Ferrari dream machine full of character
ENOUGH of the misery. Let's whoosh in the new year with a bit of dreaming.
The vivid red Ferrari you see here is the new 458 Italia, writes John Simister. It replaces the F430, and it shares the concept of its two most recent ancestors (F430 and 360 Modena) in having a mid-mounted, very powerful and very loud V8 engine in an aluminium chassis and body. But apart from the casting of its cylinder block, it's an entirely new car.
It looks fabulous, with a functional, unadorned purity that comes from the way aerodynamics dictate the shape. Those intriguing winglets in each front air-intake are anchored at their inner ends only, so they can deflect at speed to divert excess air away from the radiators and under the car to increase downforce. At maximum speed (323kmh) there's around a third of a tonne of this.
Some speed, that. Of minimal use to most of us, but somehow uplifting as an idea. More readily experienced is the extraordinary acceleration, a thrust of the sort that gives you no time to get your bearings and reconfigure your internal organs. The claim is under 3.4 seconds to 100kmh, 10.4 seconds to twice that speed.
This is an engine that has the hard-edged, snorting sound of an old-school rally car at low speeds before the exhaust bypasses open into the two outer pipes and the full bellow is unleashed.
And then there's the new seven-speed sequential gearbox, now a double-clutch unit derived from that of the Ferrari California. Ferrari's previous paddle-shift transmission brought a pause in acceleration with each upshift. The new one not only eradicates the pause, but adds a momentary increase in acceleration from the rotational momentum of the engine as the engagement of the higher gear pulls the crankshaft speed down.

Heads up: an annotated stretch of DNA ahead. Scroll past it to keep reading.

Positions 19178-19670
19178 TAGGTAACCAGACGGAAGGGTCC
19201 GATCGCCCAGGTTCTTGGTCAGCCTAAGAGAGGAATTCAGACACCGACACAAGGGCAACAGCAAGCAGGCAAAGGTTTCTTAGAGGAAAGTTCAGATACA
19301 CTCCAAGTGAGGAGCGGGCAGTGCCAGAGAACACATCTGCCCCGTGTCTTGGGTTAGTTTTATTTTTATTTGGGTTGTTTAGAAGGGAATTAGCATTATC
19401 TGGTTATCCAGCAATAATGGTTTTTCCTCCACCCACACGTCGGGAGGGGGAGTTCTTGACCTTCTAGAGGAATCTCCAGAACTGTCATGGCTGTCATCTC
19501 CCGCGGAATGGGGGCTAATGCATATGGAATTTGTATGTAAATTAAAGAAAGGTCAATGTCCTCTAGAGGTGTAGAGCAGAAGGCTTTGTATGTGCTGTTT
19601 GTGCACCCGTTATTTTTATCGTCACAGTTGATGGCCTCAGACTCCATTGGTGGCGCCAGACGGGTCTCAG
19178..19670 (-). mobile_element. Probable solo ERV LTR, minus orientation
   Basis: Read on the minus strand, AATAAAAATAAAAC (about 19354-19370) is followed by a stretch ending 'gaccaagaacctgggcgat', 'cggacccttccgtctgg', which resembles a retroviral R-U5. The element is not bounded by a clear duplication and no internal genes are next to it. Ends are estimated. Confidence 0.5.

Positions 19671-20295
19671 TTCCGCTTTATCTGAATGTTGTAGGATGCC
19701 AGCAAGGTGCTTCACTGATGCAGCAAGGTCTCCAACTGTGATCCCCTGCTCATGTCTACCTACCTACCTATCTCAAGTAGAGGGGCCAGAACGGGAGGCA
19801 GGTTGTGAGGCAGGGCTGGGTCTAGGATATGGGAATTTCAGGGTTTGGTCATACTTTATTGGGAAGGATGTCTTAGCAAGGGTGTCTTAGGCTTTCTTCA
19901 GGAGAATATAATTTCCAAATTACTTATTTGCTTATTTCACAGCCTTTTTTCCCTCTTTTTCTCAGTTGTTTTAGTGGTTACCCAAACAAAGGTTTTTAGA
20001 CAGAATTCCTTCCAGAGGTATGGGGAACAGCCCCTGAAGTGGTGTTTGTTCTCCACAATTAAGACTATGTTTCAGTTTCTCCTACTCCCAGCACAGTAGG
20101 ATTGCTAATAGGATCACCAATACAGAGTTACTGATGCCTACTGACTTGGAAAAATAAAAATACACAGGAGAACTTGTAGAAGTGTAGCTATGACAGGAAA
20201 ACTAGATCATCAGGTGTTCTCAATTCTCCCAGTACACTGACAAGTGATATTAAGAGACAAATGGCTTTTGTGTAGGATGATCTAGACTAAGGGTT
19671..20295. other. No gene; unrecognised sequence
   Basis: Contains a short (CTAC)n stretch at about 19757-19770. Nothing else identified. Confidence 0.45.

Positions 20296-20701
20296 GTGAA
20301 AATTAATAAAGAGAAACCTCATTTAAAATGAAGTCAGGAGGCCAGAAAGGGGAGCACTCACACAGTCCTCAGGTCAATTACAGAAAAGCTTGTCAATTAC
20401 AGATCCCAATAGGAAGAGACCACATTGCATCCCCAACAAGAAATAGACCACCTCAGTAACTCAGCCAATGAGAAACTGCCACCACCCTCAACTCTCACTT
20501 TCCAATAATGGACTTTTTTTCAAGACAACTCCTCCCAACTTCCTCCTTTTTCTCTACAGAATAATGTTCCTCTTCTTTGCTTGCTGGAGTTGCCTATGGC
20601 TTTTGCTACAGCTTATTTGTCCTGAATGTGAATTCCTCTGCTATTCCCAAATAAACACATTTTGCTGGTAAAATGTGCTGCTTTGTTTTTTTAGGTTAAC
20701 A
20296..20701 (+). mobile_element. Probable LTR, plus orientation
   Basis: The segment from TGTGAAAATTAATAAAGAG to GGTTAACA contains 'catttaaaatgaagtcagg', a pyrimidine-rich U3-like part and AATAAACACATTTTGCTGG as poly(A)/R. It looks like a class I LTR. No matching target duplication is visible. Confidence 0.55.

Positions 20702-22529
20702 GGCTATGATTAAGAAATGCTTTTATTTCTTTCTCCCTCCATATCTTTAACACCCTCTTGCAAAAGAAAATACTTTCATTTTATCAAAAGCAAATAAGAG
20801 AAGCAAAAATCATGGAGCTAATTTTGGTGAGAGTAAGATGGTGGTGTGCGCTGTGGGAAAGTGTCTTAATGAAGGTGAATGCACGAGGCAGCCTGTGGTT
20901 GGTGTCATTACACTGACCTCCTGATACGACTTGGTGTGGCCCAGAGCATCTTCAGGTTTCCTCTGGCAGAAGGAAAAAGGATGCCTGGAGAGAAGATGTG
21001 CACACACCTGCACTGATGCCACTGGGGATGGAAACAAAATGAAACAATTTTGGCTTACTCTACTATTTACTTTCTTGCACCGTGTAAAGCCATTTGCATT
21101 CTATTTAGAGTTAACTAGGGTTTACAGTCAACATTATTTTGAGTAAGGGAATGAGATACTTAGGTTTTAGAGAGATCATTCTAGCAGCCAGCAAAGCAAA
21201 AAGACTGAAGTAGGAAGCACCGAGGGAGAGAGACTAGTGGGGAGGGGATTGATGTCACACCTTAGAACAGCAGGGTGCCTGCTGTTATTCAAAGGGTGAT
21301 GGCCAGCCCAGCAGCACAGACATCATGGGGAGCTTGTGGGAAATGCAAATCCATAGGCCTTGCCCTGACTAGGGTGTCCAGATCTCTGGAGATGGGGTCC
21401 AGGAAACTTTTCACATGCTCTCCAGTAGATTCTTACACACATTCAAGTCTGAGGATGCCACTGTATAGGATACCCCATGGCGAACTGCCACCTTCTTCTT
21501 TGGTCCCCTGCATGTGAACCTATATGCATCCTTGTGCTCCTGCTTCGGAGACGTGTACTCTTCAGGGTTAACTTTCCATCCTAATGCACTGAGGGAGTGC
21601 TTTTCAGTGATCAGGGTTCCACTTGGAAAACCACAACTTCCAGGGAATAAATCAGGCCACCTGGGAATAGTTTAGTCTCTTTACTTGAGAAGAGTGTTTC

But this is not the seamless, creamy-smooth shifting of which a doubleclutcher is theoretically capable. There's more drama if the shift feels more “mechanical”, so Ferrari has deliberately roughed up the shift action a bit.
A new steering-wheel design brings almost every hand-operated driving control within its orbit, including thumb-operated indicator buttons. Behind it is the tidiest dashboard yet seen in a Ferrari.
Driven with the verve for which it is made, the Ferrari feels invincible. Its steering responds much more quickly than an F430's, but it doesn't feel remotely twitchy because the rear suspension helps to keep the response measured and progressive. It just feels compact, instantly flickable and amazingly supple, given how flat it stays in fast corners. Adaptive dampers are why, which set themselves more firmly when you flick the manettino switch to ‘race’ mode or above, but you can manually return them to suppleness if the surface is bumpy.
In race mode, you can really explore the 458's limits, knowing that the latest electronic differential and its digital conversations with the F1-Trac system are helping you all the way.
Turn the traction control off and the tail slithers more readily, but still the Ferrari stays on your side because now the E-Diff is working a little harder. Turn the stability system off as well and you're on your own.
This can be the fiercest mainstream Ferrari ever if you want it to be, but it's also one of the easiest to drive. It's an extraordinary, irresistible, combination of attributes. The perfect New Year dream machine? For me, at least, that remains in the realms of the theoretical. But we can all dream, can't we?